Rickey A. Lee, Petitioner-appellant, v. James A. Gammon, Superintendent, Moberly Correctionalcenter; Jeremiah Nixon, Attorney General, Stateof Missouri, Respondents-appellees, 146 F.3d 615 (8th Cir. 1998)Annotate this Case
David L. Gallego, Columbia, MO, argued, for Petitioner-Appellant.
Frank A. Jung, Assistant Attorney General, Jefferson City, MO, argued, for Respondents-Appellees.
Before HANSEN and MURPHY, Circuit Judges, and DOTY1 , District Judge.
MURPHY, Circuit Judge.
Rickey Lee appeals from the denial by the district court2 of his petition for habeas corpus under 28 U.S.C. § 2254. He claims that his constitutional rights were violated because his guilty pleas were involuntary. We affirm.
Lee was charged by the state of Missouri with first degree murder and armed criminal action. He was also facing revocation of his federal probation. Under the plea agreement negotiated by his attorney in state court he was to receive concurrent twenty year sentences for a reduced charge of second degree murder and for armed criminal action. Lee claims that he understood from his attorney that any federal sentence would also be concurrent and that he pled guilty with that understanding. The actual period of imprisonment imposed by the federal court was twenty four months consecutive to the state terms.
Lee filed a petition for postconviction relief in the state trial court, alleging that his guilty pleas were involuntary and that he therefore should not have been found guilty. His attorney testified at the evidentiary hearing held on his petition that he discussed the implications of the guilty pleas with Lee. He testified that he explained that the federal court could impose a concurrent sentence, but that the state plea agreement would not control the federal court. After hearing the evidence the postconviction court found that Lee's attorney had never promised that the state and federal sentences would run concurrently. The petition was denied, and the Missouri Court of Appeals affirmed. Lee v. State, 912 S.W.2d 591 (Mo.App.W.D.1995).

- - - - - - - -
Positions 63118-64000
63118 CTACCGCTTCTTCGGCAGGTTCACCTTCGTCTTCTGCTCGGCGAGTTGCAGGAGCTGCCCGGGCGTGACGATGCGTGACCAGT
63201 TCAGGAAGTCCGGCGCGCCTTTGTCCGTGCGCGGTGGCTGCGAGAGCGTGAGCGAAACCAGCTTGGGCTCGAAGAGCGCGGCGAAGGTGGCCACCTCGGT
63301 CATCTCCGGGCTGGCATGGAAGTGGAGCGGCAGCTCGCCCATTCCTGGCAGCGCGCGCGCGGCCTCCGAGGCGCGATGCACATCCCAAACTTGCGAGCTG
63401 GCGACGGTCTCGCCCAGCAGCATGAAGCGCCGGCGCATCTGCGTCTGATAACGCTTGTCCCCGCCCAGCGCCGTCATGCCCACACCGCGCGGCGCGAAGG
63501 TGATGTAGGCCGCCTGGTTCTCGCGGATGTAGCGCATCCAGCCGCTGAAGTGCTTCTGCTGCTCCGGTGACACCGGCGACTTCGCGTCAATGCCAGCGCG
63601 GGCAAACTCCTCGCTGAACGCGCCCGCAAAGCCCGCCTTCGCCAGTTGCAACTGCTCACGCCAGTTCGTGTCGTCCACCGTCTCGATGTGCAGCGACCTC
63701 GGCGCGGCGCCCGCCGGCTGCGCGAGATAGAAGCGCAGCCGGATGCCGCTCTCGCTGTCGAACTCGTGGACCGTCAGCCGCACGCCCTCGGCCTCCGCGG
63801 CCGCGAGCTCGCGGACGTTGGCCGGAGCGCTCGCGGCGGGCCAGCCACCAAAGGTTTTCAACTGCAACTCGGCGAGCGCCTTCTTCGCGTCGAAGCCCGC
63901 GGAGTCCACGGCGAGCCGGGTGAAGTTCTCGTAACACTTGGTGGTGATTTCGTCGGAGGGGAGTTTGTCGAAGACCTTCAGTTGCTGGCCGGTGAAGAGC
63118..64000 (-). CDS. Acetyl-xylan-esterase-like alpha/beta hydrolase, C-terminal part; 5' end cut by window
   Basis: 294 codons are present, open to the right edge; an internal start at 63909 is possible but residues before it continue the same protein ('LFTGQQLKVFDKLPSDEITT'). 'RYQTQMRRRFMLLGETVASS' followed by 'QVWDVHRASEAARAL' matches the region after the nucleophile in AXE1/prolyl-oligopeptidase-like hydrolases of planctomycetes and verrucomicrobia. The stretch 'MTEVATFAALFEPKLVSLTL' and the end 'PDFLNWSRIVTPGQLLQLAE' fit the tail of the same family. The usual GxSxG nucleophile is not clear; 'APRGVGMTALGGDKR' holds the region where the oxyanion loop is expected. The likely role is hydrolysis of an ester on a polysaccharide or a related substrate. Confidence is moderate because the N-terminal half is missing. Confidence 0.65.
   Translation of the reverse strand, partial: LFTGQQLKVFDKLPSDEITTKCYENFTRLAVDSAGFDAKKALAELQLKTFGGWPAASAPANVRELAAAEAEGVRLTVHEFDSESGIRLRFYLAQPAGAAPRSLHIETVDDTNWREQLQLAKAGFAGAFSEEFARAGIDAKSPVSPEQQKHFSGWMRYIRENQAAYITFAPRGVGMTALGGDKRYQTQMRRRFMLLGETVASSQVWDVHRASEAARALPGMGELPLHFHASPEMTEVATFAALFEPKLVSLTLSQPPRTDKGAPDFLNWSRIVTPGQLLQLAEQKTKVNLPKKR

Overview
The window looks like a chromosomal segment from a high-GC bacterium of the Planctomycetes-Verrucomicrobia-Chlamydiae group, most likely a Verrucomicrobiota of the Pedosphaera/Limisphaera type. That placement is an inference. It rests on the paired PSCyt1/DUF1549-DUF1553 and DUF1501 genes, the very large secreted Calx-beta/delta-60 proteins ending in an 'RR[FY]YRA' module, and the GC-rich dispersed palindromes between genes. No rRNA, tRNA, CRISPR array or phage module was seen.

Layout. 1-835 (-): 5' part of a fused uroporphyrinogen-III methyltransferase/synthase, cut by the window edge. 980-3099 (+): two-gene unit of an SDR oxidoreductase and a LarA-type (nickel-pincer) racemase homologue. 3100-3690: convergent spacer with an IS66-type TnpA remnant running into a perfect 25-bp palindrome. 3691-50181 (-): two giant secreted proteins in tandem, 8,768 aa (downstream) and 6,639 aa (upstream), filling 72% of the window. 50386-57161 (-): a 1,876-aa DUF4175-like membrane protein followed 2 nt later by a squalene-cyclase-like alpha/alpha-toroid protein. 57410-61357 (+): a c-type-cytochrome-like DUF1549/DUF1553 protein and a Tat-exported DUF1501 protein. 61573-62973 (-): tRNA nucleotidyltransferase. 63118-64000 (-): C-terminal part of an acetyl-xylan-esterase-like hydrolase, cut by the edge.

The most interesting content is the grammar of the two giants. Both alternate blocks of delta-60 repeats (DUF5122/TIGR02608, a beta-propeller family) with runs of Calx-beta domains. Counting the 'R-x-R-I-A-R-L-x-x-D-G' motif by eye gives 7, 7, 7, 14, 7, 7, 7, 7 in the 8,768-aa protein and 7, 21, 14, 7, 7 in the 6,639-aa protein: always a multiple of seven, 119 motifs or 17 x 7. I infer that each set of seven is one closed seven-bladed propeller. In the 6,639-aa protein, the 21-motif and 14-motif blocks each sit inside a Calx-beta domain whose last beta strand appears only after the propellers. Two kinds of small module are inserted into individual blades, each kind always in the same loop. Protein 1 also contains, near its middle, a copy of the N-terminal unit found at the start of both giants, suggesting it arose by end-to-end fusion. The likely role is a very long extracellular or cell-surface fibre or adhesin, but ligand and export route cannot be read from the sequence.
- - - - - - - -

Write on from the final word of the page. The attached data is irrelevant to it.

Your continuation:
Lee argues that he is entitled to a writ of habeas corpus because his guilty pleas were entered involuntarily. He argues that his counsel did not fully advise him about the nature and consequences of the plea agreement or that the state agreement for concurrent sentences was not binding on the federal court. He claims that he would have proceeded to trial on the state charges of first degree murder and armed criminal action rather than enter guilty pleas if he had known that the federal probation revocation could result in a consecutive term.
The state court specifically found that Lee's counsel had informed him that the federal term for violation of his probation would not necessarily run concurrently, and this factual finding by the state court is presumed to be correct unless contradicted by clear and convincing evidence. 28 U.S.C. § 2254(e) (1). Lee has not rebutted this presumption of correctness and has not shown that his guilty pleas were involuntary. Lee cites Finch v. Vaughn, 67 F.3d 909 (11th Cir. 1995), in support of his position. That case was different because there was no state court finding there that counsel had advised that consecutive sentences were possible. Id at 912-13. The record supports the state court finding that Lee was informed that his state and federal sentences would not necessarily run concurrently, and he thus has not made the required showing that his pleas were not knowing and voluntary. Mabry v. Johnson, 467 U.S. 504, 104 S. Ct. 2543, 2547, 81 L. Ed. 2d 437 (1984).
Accordingly, we affirm the judgment of the district court.